The Justice Department Is Considering Appointing A Second Special Counsel To Investigate The Clinton Foundation

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Not long after President Trump stated that he was “disappointed” in the Justice Department for not “looking at the Democrats” (while still saying of the DOJ, “I’d like to let it run itself”), Attorney General Jeff Sessions is taking aim at Hillary Clinton. The New York Times reports what smells a lot like retaliation for the existence of Special Counsel Robert Mueller and his mission to investigate the Trump campaign’s alleged collusion with Russia.

Sessions is now weighing whether or not to appoint a second special counsel, which would be responsible for investigating multiple matters associated with Hillary. Those matters include alleged wrongdoing by the Clinton Foundation, the Uranium One deal that Trump refers to as “the real Russia story,” and — you knew this was coming — Hillary’s use of a private email server as secretary of state. If this second special counsel ends up being appointed, some obvious problems will arise:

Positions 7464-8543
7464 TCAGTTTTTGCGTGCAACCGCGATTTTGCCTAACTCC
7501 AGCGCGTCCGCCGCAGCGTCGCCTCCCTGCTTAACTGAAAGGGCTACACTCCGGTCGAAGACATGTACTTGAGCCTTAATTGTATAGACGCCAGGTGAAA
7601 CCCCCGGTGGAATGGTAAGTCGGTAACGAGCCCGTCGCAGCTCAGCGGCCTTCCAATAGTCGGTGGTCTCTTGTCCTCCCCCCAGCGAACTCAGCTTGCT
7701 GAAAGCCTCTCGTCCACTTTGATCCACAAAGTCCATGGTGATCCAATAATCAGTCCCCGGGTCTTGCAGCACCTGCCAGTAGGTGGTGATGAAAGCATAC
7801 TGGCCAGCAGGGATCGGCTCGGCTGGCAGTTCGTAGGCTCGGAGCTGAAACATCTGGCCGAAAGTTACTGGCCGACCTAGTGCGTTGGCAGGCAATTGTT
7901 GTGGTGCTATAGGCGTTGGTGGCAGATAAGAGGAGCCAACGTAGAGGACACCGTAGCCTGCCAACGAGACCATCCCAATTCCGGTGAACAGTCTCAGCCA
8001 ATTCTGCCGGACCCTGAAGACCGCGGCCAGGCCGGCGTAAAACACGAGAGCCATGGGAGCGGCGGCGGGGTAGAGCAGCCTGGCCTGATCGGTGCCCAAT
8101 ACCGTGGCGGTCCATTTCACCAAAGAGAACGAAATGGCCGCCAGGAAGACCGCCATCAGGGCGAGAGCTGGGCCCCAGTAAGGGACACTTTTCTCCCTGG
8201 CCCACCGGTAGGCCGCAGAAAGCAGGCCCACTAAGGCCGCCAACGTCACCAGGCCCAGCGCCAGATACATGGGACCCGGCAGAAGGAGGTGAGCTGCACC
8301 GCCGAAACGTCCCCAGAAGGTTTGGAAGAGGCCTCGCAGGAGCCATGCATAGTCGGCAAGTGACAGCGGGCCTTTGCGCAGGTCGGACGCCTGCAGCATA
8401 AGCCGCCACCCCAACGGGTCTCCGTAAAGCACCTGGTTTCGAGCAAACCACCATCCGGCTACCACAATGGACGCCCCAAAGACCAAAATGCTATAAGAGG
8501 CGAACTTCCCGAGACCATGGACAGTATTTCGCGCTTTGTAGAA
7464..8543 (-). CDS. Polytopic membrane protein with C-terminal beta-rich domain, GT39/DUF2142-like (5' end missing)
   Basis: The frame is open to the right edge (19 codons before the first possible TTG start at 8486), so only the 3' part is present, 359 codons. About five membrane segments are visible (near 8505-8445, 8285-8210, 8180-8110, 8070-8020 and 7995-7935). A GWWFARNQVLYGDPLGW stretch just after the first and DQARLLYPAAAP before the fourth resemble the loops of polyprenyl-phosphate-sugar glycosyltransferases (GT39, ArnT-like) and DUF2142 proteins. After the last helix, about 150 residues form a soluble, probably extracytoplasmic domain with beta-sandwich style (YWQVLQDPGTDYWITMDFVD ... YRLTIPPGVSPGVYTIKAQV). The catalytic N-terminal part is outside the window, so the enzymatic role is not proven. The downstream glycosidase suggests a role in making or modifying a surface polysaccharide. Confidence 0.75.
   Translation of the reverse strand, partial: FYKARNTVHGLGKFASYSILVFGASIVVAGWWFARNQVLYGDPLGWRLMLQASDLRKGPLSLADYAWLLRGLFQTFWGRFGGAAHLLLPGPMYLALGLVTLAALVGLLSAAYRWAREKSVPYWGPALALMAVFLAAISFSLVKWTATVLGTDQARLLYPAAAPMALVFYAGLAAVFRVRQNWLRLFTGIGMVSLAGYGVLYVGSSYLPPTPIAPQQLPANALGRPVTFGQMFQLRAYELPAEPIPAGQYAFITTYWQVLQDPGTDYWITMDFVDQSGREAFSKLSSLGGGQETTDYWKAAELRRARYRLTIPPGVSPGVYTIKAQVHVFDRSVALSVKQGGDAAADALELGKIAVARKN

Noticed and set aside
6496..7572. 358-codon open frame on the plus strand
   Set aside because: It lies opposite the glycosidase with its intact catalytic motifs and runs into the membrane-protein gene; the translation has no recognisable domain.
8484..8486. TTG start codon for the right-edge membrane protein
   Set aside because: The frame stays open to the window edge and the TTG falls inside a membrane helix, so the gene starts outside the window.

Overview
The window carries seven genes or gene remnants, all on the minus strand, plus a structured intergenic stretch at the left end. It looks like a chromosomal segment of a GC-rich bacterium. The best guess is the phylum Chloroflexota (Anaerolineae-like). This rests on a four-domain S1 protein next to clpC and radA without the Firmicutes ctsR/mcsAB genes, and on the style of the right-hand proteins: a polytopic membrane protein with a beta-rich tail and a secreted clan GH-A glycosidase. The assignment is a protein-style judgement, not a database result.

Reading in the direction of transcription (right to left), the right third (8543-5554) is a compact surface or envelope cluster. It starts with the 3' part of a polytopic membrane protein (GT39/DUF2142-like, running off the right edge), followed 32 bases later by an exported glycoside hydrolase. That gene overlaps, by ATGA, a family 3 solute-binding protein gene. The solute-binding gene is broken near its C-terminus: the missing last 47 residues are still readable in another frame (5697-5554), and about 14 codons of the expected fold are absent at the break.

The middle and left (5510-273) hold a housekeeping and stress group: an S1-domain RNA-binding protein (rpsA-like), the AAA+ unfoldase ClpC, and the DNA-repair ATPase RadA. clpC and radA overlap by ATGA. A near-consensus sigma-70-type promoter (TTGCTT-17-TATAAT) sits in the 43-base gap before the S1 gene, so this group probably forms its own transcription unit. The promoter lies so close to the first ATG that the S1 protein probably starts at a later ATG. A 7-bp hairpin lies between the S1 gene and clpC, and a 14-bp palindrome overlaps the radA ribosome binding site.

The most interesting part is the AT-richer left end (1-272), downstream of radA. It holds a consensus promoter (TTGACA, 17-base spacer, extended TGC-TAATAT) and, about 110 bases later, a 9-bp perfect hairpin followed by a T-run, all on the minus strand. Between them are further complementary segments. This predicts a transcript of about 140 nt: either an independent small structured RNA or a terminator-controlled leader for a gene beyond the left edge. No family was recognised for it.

If prosecutors do appoint a special counsel, it is a move that could raise questions about the independence of federal investigations under President Trump.

Since Watergate, the Justice Department has largely operated independently of political influence on cases related to the president’s opponents. But the disclosure appeared to be a direct response to signals that Mr. Trump sent to his beleaguered attorney general, Jeff Sessions, 10 days ago in the news media. Mr. Trump said that he was disappointed in Mr. Sessions and said that longstanding unproven allegations about the Clintons and the Obama administration should be investigated.

House Intel Chair Devin “Inspector Clouseau” Nunes has already opened a probe into the Uranium One deal, and both Fox News and Trump are beyond obsessed by the subject. Beyond the whole abuse-of-power vibe at work with Trump possibly influencing the DOJ and the retaliatory aspect of such an appointment, a second special counsel would effectively discredit Mueller, who was FBI director when the Uranium One deal took place.

Not only that, but a second special counsel would be a major distraction from Mueller’s work on Russia. Of course, that’s probably the point here, right?

(Via New York Times & Washington Post)